With an eye on a protracted run at the Stanley Cup, the Maple Leafs added another veteran presence to their locker room on Sunday when they acquired Nick Foligno, the long-time captain of the Columbus Blue Jackets.
The 33-year-old forward is a strong defensive player who will add needed grit to an explosive lineup that lacks much fortitude. He has appeared in more than 1,000 NHL games during his career, and helped seemingly undermanned Columbus teams topple Pittsburgh and Toronto in postseason series in each of the past two years.
“This is an opportunity for me,” Foligno said during a virtual call with journalists after the three-team deal was announced. As part of it, the San Jose Sharks also sent forward Stefan Noesen to Toronto. “It has been a tough year in Columbus, and it is an opportunity I’m not going to waste.
“I’m grateful to have a chance to chase my dream with a team that has a chance to win a Stanley Cup. It means a lot to me.”
To land Foligno, the Maple Leafs traded their first-round pick in the 2021 draft to Columbus, as well as a fourth-round selection next year. They sent a fourth-rounder to San Jose in 2021 in exchange for Noesen, who has played 204 games with four teams.
Foligno is in the final season of a six-year contract that pays him US$5.5-million. The three teams will share in paying his salary, with the Maple Leafs’ portion coming to roughly US$1.375-million.
He joins Blue Jackets teammates Riley Nash and David Savard in being dealt ahead of Monday afternoon’s NHL trade deadline. Nash was traded to Toronto on Friday, while Savard was acquired by the Tampa Bay Lightning on Saturday. Columbus is seventh among eight teams in the Central Division standing.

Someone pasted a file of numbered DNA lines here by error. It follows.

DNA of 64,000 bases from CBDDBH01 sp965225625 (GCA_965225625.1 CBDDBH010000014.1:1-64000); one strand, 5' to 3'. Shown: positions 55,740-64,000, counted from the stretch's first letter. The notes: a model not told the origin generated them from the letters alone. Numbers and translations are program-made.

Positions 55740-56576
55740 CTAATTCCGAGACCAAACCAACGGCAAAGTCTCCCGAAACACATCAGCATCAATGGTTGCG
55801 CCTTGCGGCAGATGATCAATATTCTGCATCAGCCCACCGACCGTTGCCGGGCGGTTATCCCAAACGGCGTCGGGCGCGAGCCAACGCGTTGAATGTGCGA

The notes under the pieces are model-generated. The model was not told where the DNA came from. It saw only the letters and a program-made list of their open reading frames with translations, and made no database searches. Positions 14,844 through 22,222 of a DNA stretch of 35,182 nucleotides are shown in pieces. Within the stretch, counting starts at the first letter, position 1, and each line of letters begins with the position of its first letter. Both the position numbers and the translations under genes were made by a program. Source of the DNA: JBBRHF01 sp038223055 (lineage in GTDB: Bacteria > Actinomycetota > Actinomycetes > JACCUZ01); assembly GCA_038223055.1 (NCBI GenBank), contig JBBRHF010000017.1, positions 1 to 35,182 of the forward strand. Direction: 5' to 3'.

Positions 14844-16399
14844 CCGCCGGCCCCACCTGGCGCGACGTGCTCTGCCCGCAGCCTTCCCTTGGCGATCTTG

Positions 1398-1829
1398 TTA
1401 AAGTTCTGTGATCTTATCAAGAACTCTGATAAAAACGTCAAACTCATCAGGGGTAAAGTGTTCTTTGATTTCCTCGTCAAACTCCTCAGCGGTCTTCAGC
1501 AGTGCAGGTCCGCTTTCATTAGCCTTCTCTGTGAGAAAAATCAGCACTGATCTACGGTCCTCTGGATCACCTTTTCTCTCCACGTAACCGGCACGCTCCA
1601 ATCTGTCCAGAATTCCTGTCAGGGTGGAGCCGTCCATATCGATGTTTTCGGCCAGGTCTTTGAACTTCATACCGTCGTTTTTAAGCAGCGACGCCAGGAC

“We felt we were on the way but unfortunately things didn’t work out this year,” Foligno said.
He said he didn’t know there was a possibility that he would be traded to the Maple Leafs until nearly the last minute. His father, Mike, played in Toronto in parts of four seasons, including the team’s 1993 playoff run that ended with a loss to the Los Angeles Kings in seven games in the conference finals.
“I know how passionate the fans are, and know the reach this team has,” Foligno said. His younger brother, Marcus, plays for the Minnesota Wild. “I will never forget my dad’s playoff run 1993, and look forward to going on one myself.”
Foligno appeared in 42 games with Columbus this season and had seven goals and nine assists. He has 482 points in 850 regular-season games, and 22 points in 51 playoff games.
He said he became impressed with the Maple Leafs after playing against them in the NHL’s Stanley Cup play-in tournament last year.
“I am a guy that plays off my heart and my guts and this felt like the right fit to me,” he said. “I am excited to join a team that is talked about as one that can do some damage in the playoffs.”
He said a number of Toronto players had already reached out to welcome him into the fold. The Maple Leafs are first in the seven-team All-Canadian North Division, and are led by young superstars in Auston Matthews and Mitch Marner. But the team added 41-year-old veteran Joe Thornton and 32-year-old Wayne Simmonds in the off-season, and have received stellar play from 37-year-old Jason Spezza.
The three old hands provide a balance that the team has lacked in its recent futile attempts to win a playoff series. The last time Toronto made it beyond one round was in 2004. It claimed its last Stanley Cup in 1967.
“They are focused on the task at hand and line up mentally with where I am,” Foligno said. “I have respected them from afar. They have a nice mix of players that give them an opportunity to win in a lot of different ways, and that makes them dangerous and bodes well for us in the playoffs.
“I’m there to pull on the rope the same as those guys are. I look forward to hit the ground running.”